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      Frequently Asked Questions About Celiac Disease   09/30/2015

      This Celiac.com FAQ on celiac disease will guide you to all of the basic information you will need to know about the disease, its diagnosis, testing methods, a gluten-free diet, etc.   Subscribe to FREE Celiac.com email alerts   What are the major symptoms of celiac disease? Celiac Disease Symptoms What testing is available for celiac disease? - list blood tests, endo with biopsy, genetic test and enterolab (not diagnostic) Celiac Disease Screening Interpretation of Celiac Disease Blood Test Results Can I be tested even though I am eating gluten free? How long must gluten be taken for the serological tests to be meaningful? The Gluten-Free Diet 101 - A Beginner's Guide to Going Gluten-Free Is celiac inherited? Should my children be tested? Ten Facts About Celiac Disease Genetic Testing Is there a link between celiac and other autoimmune diseases? Celiac Disease Research: Associated Diseases and Disorders Is there a list of gluten foods to avoid? Unsafe Gluten-Free Food List (Unsafe Ingredients) Is there a list of gluten free foods? Safe Gluten-Free Food List (Safe Ingredients) Gluten-Free Alcoholic Beverages Distilled Spirits (Grain Alcohols) and Vinegar: Are they Gluten-Free? Where does gluten hide? Additional Things to Beware of to Maintain a 100% Gluten-Free Diet What if my doctor won't listen to me? An Open Letter to Skeptical Health Care Practitioners Gluten-Free recipes: Gluten-Free Recipes Where can I buy gluten-free stuff? Support this site by shopping at The Celiac.com Store.

New To gluten-free And Seeking Suggestions! Running To Work - Lunch?

8 posts in this topic

Hello! I'm new here :)


I don't have celiac disease (confirmed by biopsy), but I am gluten intolerant and thus have been put on a gluten free diet. Actually, my gastroenterologist told me to go gluten free a couple years ago, but I didn't want to bother because I thought it was too big of a hassle and that I don't really need to do it...then the turning point came last week when my endocrinologist (I have hypothyroidism) increased my medication yet again and I remembered the possible connection between gluten intolerance and other autoimmune diseases/thyroid disease. I am actually a professionall trained ballerina, I study in Russia, but I became so ill from the hypothyroidism (and maybe the gluten intolerance) that I had to return home on medical leave and I am only cleared to go back to Russia in January! Oy. Anyway, something clicked and I decided to finally take the initiative to do what I was supposed to do two years ago and go gluten free! I have to be healthy to dance :)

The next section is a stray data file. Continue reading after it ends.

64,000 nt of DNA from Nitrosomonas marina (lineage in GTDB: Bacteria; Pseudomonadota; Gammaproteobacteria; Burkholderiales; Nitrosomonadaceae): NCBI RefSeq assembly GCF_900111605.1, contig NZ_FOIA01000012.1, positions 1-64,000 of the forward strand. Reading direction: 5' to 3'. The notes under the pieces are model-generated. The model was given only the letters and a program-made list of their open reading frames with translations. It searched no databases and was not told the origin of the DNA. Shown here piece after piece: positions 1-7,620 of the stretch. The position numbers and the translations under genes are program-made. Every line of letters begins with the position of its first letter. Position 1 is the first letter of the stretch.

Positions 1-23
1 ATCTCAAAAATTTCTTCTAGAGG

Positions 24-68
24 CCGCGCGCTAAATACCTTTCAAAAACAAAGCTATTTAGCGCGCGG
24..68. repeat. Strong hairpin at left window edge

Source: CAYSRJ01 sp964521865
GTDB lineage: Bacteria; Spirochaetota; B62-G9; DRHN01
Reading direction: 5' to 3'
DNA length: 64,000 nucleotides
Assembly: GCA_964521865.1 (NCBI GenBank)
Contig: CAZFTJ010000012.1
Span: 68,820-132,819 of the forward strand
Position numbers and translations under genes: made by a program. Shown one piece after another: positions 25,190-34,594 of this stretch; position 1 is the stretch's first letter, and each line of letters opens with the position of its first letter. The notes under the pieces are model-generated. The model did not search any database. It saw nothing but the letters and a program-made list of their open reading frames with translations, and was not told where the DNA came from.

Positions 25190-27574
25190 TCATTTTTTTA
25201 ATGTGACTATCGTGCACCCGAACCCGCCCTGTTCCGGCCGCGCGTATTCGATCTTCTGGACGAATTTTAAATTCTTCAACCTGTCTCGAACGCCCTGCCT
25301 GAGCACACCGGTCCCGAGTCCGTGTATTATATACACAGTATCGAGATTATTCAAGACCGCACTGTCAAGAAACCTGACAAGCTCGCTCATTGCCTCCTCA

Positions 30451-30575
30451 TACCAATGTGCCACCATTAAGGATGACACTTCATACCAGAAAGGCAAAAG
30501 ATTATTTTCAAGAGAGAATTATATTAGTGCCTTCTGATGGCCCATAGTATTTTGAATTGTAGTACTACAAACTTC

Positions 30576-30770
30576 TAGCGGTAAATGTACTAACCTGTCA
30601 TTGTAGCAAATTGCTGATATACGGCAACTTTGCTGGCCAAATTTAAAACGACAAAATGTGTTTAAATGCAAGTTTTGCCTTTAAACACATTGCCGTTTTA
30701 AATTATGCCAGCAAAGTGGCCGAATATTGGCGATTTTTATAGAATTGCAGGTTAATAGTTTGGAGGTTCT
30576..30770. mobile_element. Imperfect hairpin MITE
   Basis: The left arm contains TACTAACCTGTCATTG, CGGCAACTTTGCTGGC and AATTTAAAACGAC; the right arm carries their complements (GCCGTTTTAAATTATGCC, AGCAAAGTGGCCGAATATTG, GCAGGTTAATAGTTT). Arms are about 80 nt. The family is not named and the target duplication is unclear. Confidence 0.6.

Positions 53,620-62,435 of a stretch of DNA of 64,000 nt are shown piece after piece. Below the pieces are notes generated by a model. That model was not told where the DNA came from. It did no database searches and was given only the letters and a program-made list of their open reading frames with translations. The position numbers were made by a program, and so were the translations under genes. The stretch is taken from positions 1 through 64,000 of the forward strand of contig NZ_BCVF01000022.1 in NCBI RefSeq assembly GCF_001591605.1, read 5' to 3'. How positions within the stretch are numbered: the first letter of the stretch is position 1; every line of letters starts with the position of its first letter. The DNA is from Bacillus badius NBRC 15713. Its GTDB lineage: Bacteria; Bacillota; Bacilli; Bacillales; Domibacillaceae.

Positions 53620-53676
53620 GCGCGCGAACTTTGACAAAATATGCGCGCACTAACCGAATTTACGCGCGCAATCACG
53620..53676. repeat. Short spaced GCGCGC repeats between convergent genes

So I am new to this - it's been less than a week! But within the first day I noticed an obvious difference - and I must say I am stunned. I am also pleasantly surprised that I am having an incredibly easy time with this! My mom said that the fact that it is so easy for me might suggest that my body really does need to be gluten free. I also think it's because I already don't eat many processed foods to start with, so I guess I didn't have to go through as big of a 'loss' as many others do.


Anywho. I have a bit of a dilemma and I would really appreciate your suggestions on this! I currently walk to work but I am now upgrading to RUNNING to work! This is awesome and I am so proud of myself :) It does bring with it a small issue - lunch - but luckily it can be worked around and remedied! On Monday mornings I will walk instead of run so that I can carry a backpack with lunch food for the week and work clothes for the week, and walk home to bring it back on Friday afternoons. As such, I am trying to make a list of foods I can keep at work to fix myself a lunch. The catch is that the items need to meet the following criteria:

Very limited fridge space, but plenty of cupboard space

Gluten free obviously ;)

Peanut/tree nut free (not allowed at the school)

I DO have a microwave.

I am in walking distance from a supermarket that I can go to if I must, but I am trying to save money so would rather not make a trip there every day.

And I am trying to avoid snack items and focus more on actual real food (I don't like snack products so much).

I figured I should invest in a microwave rice cooker and possibly a microwave pasta cooker in light of some of the items I have come up with, listed below. 


So, anyone care to add to the beginnings of what I hope will be an extensive, creative, and impressive list?


100-cal packs of popcorn

Packets of grits

Gluten free oatmeal

Cream of rice

Bob's Red Milk gluten-free Mighty Tasty Hot Cereal